TRT World talks to festival director Serra Ciliv about how confronting painful realities through cinema can help to heal wounded souls in an age rife with war, xenophobia and nations divided over politics.
ISTANBUL, Turkey — They seem like any other group of friends: young, in love, giggling, laughing, joking, taking pictures, playing with their pet dog... But keep watching and you start noticing that much of the laughter is bitter, that the jokes are laced with gallows humour, and the pet dog they adopted is only theirs to care for because its owners fled the country.
This is the "cast" of The War Show. The word cast is a slight misnomer, as they are real people in a documentary. Yet as the filmmakers point out, the performance aspect of war is a reality that undeniably overcomes the country as the film progresses, just as it encroaches on the lives of these Syrian twentysomethings.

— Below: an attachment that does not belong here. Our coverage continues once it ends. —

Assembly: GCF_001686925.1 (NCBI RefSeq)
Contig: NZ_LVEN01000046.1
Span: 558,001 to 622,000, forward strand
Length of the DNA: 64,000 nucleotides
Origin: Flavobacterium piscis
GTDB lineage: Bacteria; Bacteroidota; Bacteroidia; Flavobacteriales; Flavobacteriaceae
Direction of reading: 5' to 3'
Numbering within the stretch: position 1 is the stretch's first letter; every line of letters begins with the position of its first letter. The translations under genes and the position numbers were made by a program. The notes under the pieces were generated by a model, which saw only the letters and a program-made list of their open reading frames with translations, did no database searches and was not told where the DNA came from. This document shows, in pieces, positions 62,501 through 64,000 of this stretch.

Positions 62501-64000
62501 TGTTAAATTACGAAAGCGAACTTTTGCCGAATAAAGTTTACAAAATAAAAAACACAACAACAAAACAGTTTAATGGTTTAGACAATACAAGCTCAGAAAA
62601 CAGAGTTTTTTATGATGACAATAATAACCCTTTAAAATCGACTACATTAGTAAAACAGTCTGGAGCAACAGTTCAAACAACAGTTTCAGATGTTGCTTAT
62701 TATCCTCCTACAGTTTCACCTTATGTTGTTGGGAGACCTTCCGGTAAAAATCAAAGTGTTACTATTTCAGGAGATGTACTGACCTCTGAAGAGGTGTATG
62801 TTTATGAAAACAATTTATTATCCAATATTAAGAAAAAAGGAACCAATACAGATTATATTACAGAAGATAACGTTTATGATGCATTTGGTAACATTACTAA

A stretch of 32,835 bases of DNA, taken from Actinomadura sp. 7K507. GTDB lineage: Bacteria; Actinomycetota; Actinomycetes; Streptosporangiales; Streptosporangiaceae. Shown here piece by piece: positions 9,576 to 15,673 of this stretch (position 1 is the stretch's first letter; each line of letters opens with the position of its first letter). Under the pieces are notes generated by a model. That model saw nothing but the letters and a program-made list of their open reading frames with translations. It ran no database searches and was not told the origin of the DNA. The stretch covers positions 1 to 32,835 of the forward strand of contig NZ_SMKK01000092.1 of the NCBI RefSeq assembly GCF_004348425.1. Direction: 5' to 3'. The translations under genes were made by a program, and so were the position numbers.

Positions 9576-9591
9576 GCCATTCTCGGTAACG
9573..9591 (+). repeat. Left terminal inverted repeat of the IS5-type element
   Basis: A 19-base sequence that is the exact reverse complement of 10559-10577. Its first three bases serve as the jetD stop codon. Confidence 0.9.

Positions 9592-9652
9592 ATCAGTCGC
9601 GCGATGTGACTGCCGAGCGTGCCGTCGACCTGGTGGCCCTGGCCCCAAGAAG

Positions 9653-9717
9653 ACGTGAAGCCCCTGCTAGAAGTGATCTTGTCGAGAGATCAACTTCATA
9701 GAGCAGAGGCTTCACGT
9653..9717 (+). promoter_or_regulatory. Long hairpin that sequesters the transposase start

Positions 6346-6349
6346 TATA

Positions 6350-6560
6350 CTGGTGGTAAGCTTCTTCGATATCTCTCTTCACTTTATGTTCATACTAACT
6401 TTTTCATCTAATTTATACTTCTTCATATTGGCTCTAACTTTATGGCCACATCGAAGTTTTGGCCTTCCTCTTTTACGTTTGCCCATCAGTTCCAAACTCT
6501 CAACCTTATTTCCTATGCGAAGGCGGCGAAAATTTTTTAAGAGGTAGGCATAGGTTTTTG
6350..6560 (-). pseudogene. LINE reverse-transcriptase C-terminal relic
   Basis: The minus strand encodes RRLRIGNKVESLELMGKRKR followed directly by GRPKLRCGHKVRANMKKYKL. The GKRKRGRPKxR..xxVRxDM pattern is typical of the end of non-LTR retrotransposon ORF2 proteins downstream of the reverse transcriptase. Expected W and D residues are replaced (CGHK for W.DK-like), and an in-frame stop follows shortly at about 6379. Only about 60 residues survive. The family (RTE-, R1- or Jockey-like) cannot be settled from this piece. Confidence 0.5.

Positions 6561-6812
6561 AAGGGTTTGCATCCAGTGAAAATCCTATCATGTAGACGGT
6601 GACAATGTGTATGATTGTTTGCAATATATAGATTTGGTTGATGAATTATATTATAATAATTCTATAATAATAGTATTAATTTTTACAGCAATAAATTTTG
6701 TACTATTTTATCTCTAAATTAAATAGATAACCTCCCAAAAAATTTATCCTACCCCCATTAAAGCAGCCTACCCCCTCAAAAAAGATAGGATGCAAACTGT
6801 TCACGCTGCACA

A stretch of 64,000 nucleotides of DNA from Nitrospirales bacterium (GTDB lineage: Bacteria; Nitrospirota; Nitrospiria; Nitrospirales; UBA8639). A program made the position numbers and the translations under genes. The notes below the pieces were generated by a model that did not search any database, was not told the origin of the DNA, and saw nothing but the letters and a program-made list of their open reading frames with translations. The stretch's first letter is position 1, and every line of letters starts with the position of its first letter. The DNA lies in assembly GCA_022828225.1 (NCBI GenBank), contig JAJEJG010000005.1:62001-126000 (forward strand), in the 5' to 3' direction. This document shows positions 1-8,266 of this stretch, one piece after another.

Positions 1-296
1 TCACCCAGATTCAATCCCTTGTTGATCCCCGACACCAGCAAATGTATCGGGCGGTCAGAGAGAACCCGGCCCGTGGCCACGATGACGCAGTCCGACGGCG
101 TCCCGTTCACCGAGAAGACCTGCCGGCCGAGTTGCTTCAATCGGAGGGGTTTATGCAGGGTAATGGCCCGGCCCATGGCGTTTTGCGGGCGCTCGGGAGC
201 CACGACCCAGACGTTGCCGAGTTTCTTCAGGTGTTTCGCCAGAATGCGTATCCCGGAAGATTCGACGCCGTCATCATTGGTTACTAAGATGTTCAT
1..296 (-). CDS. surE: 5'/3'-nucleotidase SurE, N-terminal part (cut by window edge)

The film follows the story of this close-knit group while weaving the story of the Syrian civil war into the narrative, along with footage of demonstrations, rebel fighters, and one especially memorable trip to the beach when the gang spend one of their last wonderful days all together.
Many of the cast members' names have been changed for their protection. That won't be the only disturbing discovery you will make.
Hurting in order to heal
The film is one of dozens that will be playing to Turkish audiences this month.
"We're living through times when everyone on the street is very melancholy, very anxious, very vulnerable," Serra Ciliv, director of the independent film festival that is bringing the film to Turkey, observes. "Everybody is very wounded, they don't know what to do with themselves, if they're in the creative business they don't know how to do it, don't know how to express truth."
The ever-growing !f Istanbul Film Festival, an international festival that opens on Thursday, has picked "Things that Heal" as its theme this year, an apt choice given the state of the world: the ongoing war in Syria now in its sixth year, the resulting refugee crisis, increasing xenophobia in Europe, the turmoil brought on by the Trump presidency in the US – all of these have a much wider impact on global society and consciousness.